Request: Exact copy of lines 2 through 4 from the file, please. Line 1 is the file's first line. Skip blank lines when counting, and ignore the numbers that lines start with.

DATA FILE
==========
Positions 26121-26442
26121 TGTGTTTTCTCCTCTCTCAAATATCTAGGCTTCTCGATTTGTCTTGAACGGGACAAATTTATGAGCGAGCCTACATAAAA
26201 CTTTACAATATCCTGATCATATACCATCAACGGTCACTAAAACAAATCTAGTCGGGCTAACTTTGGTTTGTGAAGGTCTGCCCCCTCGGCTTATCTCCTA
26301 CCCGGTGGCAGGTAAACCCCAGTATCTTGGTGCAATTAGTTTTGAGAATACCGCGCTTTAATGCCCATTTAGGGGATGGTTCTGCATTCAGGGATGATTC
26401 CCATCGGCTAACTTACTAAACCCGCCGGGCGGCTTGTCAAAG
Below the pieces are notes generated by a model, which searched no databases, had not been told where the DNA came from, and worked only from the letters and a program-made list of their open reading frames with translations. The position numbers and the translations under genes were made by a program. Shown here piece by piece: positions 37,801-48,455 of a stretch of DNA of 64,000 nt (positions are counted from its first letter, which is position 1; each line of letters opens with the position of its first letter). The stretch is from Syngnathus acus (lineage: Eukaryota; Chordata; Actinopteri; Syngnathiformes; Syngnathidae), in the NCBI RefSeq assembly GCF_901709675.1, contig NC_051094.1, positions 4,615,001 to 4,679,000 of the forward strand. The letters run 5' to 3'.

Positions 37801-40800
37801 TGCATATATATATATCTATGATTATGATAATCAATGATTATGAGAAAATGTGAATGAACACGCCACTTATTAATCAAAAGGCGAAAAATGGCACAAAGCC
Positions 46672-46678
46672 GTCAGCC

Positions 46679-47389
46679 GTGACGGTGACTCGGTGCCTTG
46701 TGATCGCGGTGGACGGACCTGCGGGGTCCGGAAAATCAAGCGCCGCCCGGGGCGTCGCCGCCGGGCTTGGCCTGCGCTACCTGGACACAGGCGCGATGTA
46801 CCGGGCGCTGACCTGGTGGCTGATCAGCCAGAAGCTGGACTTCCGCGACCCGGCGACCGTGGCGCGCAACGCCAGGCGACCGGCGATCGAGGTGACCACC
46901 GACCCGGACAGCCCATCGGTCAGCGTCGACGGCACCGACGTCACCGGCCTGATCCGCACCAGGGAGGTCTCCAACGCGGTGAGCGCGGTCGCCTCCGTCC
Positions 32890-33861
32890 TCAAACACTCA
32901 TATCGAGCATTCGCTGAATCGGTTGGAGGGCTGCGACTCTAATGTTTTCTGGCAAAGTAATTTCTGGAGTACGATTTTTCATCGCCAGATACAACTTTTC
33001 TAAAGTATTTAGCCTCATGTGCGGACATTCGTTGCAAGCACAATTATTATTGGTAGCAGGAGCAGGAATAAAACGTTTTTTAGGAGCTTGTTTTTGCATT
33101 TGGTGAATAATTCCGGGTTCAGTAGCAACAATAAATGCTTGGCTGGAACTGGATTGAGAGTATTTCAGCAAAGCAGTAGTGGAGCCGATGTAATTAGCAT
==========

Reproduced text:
26121 TGTGTTTTCTCCTCTCTCAAATATCTAGGCTTCTCGATTTGTCTTGAACGGGACAAATTTATGAGCGAGCCTACATAAAA
26201 CTTTACAATATCCTGATCATATACCATCAACGGTCACTAAAACAAATCTAGTCGGGCTAACTTTGGTTTGTGAAGGTCTGCCCCCTCGGCTTATCTCCTA
26301 CCCGGTGGCAGGTAAACCCCAGTATCTTGGTGCAATTAGTTTTGAGAATACCGCGCTTTAATGCCCATTTAGGGGATGGTTCTGCATTCAGGGATGATTC